By Matthew Willett
Arena Pharmaceuticals Inc. agreed to acquire privately held Bunsen Rush Laboratories Inc. lock, stock and barrel, opting to buy the whole weapon instead of licensing the bullets.
Arena President and CEO Jack Lief said the $15 million purchase is actually a better deal, since licensing the company's Melanophore technology would have been more expensive than an outright buy.
"I don't know why someone else didn't come along," Lief told BioWorld Today. "I guess we were just quicker. At first we thought we'd license this technology. It turns out it's so much cheaper to buy the company than to license the individual receptor technology, and that's our main business."
Dallas-based Rush's Melanophore technology identifies compounds that interact with cell surface receptors, including known and orphan G protein-coupled receptors and receptor tyrosine kinases, without fluorescent or radioactive screening techniques.
Arena plans to complete the transaction, subject to review by the parties, through its subsidiary, BRL Screening, in late January.
Arena, of San Diego, markets its CART technology for cell-surface receptor modulator identification. CART identifies the modulating molecules independent of ligand-distinguishing techniques through genetic alteration of the receptors.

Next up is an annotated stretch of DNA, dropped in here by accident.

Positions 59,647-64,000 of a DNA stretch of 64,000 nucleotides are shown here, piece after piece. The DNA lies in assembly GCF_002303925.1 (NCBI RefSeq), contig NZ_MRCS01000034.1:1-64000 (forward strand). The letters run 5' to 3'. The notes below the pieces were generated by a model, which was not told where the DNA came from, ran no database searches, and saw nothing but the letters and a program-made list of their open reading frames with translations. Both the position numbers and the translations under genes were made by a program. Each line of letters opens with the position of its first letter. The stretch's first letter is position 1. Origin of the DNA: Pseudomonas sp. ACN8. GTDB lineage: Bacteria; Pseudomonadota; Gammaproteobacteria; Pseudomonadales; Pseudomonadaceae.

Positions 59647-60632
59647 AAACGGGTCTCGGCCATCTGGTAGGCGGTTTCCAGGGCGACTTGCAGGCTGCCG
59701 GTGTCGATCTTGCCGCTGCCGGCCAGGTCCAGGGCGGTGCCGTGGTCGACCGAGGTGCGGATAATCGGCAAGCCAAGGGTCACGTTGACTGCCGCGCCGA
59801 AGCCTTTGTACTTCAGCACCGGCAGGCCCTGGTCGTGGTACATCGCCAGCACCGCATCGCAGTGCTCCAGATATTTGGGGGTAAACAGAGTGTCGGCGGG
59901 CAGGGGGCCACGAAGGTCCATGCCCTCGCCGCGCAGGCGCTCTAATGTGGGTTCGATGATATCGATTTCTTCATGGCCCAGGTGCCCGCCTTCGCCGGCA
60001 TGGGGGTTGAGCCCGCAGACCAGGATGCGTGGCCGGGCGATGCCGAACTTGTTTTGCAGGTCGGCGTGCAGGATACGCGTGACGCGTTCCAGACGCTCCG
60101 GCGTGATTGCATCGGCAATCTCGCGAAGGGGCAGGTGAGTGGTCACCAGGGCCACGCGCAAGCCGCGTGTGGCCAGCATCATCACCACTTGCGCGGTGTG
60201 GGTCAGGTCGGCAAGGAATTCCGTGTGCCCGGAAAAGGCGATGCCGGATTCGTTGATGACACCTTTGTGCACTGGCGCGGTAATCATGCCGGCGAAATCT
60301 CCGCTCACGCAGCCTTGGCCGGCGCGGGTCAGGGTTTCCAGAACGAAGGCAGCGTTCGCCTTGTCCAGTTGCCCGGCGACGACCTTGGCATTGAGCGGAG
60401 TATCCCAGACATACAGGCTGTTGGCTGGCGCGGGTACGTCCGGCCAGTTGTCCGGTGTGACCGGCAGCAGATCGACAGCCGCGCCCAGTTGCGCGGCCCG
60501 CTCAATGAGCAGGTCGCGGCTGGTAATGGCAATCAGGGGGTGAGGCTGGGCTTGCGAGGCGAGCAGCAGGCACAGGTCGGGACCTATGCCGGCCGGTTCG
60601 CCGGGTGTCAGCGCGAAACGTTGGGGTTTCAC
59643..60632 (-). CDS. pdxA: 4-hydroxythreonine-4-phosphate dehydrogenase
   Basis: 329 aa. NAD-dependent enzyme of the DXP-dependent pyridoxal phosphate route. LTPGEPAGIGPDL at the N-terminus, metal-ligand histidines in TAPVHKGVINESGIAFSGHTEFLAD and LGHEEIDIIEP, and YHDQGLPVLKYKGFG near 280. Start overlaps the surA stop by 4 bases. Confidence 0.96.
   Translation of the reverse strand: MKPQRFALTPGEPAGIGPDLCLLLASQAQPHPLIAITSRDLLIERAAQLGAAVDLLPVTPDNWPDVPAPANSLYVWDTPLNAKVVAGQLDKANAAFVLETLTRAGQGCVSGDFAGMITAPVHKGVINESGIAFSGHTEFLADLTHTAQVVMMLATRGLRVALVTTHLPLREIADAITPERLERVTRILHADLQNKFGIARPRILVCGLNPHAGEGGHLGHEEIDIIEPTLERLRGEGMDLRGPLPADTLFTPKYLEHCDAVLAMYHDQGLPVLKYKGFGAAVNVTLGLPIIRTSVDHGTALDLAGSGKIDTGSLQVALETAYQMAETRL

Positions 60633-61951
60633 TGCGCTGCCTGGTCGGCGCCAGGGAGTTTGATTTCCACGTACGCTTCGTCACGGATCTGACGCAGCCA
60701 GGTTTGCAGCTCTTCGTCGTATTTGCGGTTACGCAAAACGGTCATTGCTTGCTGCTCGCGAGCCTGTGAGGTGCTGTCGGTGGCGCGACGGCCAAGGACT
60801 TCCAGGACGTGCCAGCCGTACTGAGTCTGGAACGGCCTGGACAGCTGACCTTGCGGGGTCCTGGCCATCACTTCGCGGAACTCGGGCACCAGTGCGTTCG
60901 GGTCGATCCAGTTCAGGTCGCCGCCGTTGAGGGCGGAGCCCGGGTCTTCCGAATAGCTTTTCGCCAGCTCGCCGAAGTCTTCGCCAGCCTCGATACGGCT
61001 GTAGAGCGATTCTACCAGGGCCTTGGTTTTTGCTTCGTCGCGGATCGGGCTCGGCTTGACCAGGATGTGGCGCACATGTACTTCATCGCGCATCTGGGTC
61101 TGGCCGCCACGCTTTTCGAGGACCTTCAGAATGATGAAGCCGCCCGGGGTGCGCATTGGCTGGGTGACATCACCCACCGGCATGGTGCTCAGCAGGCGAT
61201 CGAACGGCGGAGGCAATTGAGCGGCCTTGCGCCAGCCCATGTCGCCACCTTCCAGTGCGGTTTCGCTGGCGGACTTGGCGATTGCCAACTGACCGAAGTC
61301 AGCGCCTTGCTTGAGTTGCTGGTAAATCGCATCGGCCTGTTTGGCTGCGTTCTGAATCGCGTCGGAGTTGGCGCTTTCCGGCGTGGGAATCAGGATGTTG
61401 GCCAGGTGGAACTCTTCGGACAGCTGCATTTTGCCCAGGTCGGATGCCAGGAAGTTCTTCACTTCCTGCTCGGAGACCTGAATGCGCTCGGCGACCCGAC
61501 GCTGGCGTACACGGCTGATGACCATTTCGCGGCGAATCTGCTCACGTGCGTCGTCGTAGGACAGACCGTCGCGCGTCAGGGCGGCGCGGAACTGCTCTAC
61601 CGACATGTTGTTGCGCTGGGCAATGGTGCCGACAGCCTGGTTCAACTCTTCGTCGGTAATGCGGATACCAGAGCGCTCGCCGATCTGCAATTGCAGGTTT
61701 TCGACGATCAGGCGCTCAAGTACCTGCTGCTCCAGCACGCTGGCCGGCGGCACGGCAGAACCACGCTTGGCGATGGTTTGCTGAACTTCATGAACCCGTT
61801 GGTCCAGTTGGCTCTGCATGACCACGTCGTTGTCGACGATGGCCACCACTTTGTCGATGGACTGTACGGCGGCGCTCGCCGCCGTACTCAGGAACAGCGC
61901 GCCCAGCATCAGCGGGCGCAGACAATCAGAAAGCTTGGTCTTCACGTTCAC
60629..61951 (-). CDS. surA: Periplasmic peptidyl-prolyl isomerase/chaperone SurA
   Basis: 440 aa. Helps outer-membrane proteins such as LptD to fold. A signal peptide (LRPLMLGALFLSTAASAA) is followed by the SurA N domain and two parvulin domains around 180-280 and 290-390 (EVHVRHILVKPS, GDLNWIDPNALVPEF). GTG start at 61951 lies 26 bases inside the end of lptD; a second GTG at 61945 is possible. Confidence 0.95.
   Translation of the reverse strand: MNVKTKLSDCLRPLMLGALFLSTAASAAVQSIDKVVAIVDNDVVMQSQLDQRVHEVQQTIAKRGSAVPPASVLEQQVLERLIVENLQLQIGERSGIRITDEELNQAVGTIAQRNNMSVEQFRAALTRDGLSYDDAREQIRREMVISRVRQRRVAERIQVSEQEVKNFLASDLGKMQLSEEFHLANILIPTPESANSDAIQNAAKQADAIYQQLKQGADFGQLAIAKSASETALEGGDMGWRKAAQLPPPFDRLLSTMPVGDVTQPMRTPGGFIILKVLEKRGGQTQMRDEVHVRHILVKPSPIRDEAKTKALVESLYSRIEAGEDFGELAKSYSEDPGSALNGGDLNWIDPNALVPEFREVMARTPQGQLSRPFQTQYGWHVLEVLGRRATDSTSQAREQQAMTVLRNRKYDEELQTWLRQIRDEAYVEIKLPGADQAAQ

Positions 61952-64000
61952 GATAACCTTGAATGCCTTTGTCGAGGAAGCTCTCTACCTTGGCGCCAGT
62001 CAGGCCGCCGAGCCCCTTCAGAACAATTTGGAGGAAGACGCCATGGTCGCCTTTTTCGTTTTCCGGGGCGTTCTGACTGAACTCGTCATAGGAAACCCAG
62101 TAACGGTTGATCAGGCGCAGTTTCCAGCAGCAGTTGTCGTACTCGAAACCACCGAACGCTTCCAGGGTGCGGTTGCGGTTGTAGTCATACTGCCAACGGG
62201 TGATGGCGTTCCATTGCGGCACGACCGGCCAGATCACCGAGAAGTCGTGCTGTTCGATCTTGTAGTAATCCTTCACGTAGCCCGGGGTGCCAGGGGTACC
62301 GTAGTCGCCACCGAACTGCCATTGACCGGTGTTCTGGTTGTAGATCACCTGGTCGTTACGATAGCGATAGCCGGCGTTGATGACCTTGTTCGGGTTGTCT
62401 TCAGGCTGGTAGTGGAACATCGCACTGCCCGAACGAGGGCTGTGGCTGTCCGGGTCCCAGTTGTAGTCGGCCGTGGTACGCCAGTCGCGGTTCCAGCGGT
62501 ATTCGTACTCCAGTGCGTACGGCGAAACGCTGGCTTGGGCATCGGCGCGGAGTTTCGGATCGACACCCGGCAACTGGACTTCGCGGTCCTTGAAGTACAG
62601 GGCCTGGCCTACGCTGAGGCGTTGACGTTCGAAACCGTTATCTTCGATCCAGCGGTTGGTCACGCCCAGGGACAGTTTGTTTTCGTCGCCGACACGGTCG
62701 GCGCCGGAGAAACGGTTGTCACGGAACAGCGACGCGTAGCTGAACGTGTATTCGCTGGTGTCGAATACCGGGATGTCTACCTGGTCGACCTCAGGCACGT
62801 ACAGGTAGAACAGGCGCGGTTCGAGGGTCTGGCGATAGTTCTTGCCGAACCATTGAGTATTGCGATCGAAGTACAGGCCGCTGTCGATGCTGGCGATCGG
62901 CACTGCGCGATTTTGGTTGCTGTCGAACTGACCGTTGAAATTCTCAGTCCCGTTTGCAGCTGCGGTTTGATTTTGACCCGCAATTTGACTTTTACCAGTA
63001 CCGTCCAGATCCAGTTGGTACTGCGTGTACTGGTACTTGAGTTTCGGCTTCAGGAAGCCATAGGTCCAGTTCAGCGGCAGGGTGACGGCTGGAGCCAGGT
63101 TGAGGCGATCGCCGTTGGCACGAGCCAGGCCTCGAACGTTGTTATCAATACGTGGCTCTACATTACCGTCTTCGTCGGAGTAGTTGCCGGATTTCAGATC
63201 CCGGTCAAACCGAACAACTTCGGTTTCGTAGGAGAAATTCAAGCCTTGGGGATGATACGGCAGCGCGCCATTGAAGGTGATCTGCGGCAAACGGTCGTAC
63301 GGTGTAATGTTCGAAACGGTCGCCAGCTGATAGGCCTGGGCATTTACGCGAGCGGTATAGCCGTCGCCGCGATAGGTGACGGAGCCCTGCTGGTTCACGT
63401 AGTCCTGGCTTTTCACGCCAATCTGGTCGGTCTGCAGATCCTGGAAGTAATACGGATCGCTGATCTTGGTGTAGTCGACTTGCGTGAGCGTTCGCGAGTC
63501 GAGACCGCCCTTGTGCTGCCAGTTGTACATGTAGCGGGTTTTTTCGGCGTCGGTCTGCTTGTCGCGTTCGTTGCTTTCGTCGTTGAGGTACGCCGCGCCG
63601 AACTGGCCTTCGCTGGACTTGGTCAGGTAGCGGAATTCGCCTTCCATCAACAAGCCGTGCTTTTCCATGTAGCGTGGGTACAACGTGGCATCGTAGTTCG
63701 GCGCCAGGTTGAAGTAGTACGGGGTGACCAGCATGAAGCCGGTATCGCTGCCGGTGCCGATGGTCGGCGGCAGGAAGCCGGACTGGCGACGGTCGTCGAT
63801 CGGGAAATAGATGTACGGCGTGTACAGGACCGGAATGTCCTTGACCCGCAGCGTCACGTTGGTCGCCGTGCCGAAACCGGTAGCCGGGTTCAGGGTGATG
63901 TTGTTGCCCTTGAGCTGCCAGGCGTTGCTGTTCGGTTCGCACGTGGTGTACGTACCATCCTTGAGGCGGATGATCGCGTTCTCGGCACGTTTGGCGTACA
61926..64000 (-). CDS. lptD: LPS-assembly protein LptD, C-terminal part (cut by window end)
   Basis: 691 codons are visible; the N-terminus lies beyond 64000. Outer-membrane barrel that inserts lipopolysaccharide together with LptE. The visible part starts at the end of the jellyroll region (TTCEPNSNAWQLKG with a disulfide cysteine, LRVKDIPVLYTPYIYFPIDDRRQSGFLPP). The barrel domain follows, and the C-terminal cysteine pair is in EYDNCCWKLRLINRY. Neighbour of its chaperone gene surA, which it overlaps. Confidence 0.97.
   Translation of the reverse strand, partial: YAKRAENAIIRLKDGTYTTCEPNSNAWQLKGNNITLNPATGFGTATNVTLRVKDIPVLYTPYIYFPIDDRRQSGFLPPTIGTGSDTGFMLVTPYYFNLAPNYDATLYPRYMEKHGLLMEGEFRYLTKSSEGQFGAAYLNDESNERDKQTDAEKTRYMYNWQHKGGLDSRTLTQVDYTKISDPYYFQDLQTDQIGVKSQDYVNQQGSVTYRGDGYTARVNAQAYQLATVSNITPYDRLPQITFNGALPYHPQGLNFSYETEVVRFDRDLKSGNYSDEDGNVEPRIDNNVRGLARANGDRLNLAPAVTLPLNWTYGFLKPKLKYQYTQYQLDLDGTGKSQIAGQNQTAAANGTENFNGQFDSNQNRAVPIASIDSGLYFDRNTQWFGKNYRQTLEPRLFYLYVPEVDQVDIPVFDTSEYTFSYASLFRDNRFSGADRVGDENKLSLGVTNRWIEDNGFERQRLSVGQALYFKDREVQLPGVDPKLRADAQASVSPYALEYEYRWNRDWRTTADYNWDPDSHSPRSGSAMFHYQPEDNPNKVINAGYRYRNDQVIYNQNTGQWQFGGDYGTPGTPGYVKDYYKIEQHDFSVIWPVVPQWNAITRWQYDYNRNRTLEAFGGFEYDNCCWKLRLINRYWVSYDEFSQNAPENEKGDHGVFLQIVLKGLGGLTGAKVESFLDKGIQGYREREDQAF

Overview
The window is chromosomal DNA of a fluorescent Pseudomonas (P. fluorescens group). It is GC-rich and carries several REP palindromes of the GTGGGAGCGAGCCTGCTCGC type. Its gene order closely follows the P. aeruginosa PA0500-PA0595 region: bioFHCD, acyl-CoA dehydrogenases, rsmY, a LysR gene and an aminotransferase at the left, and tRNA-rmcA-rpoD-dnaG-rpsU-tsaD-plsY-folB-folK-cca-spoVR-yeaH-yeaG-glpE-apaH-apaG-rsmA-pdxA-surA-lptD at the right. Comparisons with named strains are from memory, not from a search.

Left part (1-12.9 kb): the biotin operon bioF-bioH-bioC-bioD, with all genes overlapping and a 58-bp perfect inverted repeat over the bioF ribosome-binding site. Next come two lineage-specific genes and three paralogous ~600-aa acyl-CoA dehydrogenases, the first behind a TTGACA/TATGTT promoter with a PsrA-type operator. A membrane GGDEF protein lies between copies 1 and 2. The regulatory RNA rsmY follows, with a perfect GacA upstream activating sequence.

It partners its CART technology with Eli Lilly and Co., of Indianapolis; Fujisawa Pharmaceutical Co. Ltd., of Osaka, Japan; Taisho Pharmaceutical Co. Ltd., of Tokyo; Lexicon Genetics Inc., of The Woodlands, Texas; and Neurocrine Biosciences Inc., of San Diego.
Lief said the technology fits well with the company's existent modulator identification technology. He added that the shareholder benefits are both long and short term.
"It's a very high-throughput method, a very nice high-throughput system," he said. "It's very sensitive, and you don't need a lot of cells for each screen. There's savings there, and there also are savings in that we won't need to use radioactivity, which is difficult and expensive to dispose of."
He said the technology will also provide the company with further collaborative clout. Furthering its stance with alliances and partnerships is a high priority for Arena's future.
"We discover molecules at cell-surface receptors, and there are pharma and non-pharma applications for these molecules," Lief said. "We'll look very broadly both in the drug discovery area as well as in other areas, possibly related to ag-biology and other areas."
That kind of immediate revenue isn't the limit for the new addition to Arena's intellectual property portfolio, he said.
"I think we're going to make money in the first year and for the duration of the life of the patent," Lief said. "We wouldn't acquire the company if we felt this was a one-trick kind of pony. We're looking into this technology in lots of things we want to do."